Enter "The Maze," a hydraulic tilting skatepark labyrinth

December 7, 2020 | Skateboarding
The Maze: a hydraulic tilting skatepark labyrinth | Photo: Red Bull

German skateboarder Vladik Scholz is always up for new challenges.

The intrepid sidewalk surfer teamed up with master craftsman Andreas Schutzenberger to roll out a pioneering indoor skatepark project.

The duo developed a hydraulic tilting Munich labyrinth known as "The Maze."

Scholz, a 32-year-old Cologne native, is known in the skate scene for his stylish skating. In 2019, he and extreme sports photographer Lorenz Holder won the Red Bull Illume photo competition in the "Playground" category.

But this is a different game. Literally.

Schutzenberger's 40-tonne, 21 square-meter creation is based on the famous childhood marble game. "The Mae" is suspended three meters in the air on hydraulic jacks.

As a result, busting tricks on an undulating skate spot, let alone rolling around on it, takes more than nerve - it takes instinctive, reflexive balance to master changing slopes.

Testing The Maze

Scholz enlisted Portugal's Gustavo Ribeiro, compatriot Jost Arens, and Latvia's very own Madars Apse to travel over and check out what Schutzenberger and his IOU Ramps company had managed to create.

Ribeiro, 19, experienced a meteoric rise by winning the most renowned amateur competition and is one of the favorites for a gold medal at the inaugural Summer Olympics skateboarding event in Tokyo 2021.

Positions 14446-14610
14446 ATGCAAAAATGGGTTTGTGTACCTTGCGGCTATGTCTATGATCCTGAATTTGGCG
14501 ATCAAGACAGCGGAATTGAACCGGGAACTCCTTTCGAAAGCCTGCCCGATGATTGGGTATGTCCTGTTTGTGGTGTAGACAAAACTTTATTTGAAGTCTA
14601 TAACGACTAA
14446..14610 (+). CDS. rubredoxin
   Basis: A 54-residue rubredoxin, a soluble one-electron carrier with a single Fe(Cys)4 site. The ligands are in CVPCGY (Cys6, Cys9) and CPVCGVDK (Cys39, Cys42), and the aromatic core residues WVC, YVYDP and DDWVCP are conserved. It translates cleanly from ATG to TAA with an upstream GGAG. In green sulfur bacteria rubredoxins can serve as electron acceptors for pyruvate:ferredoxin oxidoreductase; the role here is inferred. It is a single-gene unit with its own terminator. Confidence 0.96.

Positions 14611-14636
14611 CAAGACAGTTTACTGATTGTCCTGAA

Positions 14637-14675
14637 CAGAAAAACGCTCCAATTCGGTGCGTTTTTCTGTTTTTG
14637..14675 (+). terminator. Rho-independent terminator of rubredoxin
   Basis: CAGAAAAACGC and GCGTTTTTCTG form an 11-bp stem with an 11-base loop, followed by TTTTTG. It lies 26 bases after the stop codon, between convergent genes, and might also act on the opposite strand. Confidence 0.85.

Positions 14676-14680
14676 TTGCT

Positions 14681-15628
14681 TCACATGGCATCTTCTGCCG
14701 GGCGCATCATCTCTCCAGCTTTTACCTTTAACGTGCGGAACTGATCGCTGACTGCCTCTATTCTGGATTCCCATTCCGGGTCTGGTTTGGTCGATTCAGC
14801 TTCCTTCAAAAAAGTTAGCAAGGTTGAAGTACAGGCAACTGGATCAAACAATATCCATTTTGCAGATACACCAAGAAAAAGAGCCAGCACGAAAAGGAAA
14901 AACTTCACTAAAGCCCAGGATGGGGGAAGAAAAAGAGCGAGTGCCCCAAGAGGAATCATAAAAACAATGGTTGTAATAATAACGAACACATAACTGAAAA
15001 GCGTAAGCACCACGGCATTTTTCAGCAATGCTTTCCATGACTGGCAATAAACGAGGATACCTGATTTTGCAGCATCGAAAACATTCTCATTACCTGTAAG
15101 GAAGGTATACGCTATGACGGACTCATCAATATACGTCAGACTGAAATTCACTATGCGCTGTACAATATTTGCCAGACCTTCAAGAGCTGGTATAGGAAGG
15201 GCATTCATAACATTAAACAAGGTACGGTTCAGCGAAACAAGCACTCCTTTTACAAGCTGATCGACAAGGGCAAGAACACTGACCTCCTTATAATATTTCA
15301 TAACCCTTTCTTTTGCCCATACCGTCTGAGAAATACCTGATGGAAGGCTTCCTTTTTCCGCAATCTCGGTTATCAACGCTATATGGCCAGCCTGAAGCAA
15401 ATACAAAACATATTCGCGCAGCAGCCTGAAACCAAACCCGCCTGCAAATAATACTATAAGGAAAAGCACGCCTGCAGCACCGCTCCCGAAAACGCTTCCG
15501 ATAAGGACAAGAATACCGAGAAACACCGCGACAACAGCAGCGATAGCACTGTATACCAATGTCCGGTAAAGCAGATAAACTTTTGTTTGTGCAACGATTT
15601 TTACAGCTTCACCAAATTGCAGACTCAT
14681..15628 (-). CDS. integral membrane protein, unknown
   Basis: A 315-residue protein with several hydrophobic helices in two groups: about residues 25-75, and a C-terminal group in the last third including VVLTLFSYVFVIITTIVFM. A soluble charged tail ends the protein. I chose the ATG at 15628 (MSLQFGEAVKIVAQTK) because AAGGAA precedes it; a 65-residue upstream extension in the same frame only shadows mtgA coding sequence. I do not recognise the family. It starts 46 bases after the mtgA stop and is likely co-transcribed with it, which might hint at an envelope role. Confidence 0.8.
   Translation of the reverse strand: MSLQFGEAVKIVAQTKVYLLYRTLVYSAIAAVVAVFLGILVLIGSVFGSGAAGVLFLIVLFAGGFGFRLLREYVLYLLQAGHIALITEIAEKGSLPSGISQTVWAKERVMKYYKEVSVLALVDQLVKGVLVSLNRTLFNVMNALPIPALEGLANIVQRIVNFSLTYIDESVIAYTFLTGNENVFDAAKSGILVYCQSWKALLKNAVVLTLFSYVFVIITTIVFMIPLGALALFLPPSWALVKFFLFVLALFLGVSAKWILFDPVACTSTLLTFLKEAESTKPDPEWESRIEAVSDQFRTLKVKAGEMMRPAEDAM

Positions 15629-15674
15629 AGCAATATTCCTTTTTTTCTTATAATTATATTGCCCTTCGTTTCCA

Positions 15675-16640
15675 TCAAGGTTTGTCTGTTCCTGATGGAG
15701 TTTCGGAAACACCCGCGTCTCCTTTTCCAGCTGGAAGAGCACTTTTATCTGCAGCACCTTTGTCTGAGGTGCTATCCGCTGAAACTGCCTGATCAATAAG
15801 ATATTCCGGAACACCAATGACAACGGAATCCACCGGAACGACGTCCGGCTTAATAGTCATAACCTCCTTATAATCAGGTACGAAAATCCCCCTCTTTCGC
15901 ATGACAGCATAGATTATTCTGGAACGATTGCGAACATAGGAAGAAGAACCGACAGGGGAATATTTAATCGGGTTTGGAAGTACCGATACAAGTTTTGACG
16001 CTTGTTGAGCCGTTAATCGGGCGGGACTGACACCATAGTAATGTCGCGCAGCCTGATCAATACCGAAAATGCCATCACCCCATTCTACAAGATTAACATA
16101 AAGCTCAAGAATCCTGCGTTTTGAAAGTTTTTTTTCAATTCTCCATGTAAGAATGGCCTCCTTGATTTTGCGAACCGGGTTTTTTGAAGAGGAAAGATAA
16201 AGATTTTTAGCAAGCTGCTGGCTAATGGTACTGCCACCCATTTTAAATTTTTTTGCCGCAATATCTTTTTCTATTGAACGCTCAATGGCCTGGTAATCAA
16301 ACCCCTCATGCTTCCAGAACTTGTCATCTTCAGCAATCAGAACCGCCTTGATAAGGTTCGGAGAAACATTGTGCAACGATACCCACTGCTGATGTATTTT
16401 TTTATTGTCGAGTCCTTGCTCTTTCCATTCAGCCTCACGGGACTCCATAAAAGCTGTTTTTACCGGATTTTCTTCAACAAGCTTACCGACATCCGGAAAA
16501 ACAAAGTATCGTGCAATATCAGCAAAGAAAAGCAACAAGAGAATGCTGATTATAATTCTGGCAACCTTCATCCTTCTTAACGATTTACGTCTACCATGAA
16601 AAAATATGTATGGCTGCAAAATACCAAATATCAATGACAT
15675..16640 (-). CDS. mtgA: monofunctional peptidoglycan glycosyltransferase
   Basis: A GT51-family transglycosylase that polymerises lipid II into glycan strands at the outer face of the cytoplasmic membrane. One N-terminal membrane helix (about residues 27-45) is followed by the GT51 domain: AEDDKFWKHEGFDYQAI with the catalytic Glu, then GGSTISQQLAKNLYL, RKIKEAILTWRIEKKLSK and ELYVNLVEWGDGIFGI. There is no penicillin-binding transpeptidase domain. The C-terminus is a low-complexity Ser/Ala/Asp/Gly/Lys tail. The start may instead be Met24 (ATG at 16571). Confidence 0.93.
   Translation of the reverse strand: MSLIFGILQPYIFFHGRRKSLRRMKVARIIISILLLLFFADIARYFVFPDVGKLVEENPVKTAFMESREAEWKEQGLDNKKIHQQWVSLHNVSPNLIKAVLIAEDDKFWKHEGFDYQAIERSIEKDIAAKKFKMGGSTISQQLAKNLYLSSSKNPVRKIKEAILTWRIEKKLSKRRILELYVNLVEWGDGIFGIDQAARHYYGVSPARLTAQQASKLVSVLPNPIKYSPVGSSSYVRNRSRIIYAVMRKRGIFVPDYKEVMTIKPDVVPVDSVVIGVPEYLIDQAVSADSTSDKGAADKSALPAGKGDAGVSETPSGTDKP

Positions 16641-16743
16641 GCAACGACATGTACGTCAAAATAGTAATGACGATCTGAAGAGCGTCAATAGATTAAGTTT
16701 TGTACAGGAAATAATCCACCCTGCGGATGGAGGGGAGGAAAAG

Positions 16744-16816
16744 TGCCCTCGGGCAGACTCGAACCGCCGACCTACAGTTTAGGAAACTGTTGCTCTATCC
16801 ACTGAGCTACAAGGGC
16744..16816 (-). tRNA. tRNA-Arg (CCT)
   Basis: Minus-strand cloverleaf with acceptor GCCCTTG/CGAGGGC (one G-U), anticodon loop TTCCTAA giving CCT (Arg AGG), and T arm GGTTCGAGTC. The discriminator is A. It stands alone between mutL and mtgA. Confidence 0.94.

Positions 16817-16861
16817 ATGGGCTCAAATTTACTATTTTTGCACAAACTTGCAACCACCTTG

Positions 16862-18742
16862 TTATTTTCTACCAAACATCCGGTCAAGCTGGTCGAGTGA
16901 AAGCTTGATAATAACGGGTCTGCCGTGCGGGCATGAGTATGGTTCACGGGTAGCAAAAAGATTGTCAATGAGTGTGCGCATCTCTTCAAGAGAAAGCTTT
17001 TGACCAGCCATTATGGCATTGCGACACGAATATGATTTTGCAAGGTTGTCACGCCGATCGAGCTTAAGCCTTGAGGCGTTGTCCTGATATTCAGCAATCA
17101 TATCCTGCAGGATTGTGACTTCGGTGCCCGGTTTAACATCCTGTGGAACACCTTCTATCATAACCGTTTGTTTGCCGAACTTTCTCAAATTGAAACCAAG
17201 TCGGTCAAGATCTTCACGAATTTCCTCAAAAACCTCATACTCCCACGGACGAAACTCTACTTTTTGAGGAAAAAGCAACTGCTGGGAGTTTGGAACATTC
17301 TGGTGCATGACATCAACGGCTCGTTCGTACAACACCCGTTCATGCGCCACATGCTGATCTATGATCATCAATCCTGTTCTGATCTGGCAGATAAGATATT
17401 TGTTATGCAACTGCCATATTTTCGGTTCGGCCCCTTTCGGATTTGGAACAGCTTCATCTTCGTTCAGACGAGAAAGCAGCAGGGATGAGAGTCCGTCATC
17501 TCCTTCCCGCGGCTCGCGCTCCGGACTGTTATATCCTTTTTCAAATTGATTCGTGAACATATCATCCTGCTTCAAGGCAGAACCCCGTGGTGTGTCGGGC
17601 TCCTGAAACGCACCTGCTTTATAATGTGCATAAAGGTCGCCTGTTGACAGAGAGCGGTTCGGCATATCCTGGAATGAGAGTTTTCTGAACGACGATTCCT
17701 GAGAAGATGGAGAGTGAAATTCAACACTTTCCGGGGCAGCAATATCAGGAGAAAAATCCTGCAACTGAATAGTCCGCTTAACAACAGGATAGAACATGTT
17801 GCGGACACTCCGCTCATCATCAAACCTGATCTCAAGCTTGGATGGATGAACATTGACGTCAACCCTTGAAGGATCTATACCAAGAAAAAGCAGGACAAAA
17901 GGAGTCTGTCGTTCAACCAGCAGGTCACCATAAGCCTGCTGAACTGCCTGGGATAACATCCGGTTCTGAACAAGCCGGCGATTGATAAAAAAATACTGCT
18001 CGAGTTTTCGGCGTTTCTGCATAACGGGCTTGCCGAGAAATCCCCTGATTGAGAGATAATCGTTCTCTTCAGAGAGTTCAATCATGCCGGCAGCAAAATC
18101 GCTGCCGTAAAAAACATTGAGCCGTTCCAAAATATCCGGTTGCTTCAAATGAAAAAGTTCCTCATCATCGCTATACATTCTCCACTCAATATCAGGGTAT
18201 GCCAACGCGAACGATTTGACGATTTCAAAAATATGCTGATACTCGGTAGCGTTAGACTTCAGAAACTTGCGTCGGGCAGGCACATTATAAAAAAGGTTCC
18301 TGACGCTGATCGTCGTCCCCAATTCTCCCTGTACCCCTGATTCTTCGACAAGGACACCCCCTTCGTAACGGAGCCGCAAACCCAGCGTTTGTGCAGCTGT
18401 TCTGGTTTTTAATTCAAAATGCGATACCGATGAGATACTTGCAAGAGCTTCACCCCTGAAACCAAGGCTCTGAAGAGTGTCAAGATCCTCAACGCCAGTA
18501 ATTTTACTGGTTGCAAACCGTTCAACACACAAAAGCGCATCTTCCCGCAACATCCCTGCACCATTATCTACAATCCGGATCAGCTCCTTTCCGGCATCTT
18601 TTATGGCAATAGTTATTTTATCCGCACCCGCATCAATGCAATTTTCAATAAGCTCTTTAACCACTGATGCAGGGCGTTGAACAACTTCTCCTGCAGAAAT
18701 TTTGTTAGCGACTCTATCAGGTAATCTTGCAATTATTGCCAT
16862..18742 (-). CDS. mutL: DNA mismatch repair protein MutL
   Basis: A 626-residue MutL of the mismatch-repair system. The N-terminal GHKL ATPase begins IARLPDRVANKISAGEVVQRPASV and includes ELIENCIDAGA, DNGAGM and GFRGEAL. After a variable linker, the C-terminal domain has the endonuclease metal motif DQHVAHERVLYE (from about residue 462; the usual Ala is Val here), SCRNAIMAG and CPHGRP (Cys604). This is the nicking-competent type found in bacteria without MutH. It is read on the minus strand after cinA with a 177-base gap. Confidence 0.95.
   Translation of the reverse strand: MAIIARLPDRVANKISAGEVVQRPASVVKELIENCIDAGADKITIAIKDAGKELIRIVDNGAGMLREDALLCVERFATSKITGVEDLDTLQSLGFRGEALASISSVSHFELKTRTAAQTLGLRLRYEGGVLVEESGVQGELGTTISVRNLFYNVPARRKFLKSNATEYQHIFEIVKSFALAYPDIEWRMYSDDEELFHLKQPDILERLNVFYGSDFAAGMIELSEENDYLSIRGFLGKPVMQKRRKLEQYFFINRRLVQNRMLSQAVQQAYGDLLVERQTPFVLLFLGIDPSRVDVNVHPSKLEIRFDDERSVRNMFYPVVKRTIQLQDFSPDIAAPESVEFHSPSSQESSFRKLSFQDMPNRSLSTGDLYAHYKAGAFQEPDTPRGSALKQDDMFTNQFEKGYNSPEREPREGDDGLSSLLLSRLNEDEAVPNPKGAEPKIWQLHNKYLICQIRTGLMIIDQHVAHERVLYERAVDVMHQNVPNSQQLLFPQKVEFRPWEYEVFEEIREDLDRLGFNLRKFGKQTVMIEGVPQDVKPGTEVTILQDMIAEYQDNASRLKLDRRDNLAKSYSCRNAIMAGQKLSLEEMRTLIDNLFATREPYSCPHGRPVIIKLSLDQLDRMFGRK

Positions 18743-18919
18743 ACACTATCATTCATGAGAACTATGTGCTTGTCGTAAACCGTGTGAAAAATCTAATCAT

Arens, 23, has been involved in the international skate scene for almost ten years and claimed the 2018 German champion title in the street discipline.

Apse, 31, is from Riga and made a name for himself early on with his creative and powerful skating. He also hosted the documentary series "Skate Tales" in 2019.

The final twist designed into the slanted and enchanted skatepark was a giant chrome ball, released to respond to the demands of gravity and pursue skaters around the labyrinth, full tilt.

Schützenberger, 51, is a carpenter from Passau who founded IOU Ramps in 1997. Since then, he has built more than 7,500 ramps in over 30 countries around the world, including Afghanistan and Mongolia.

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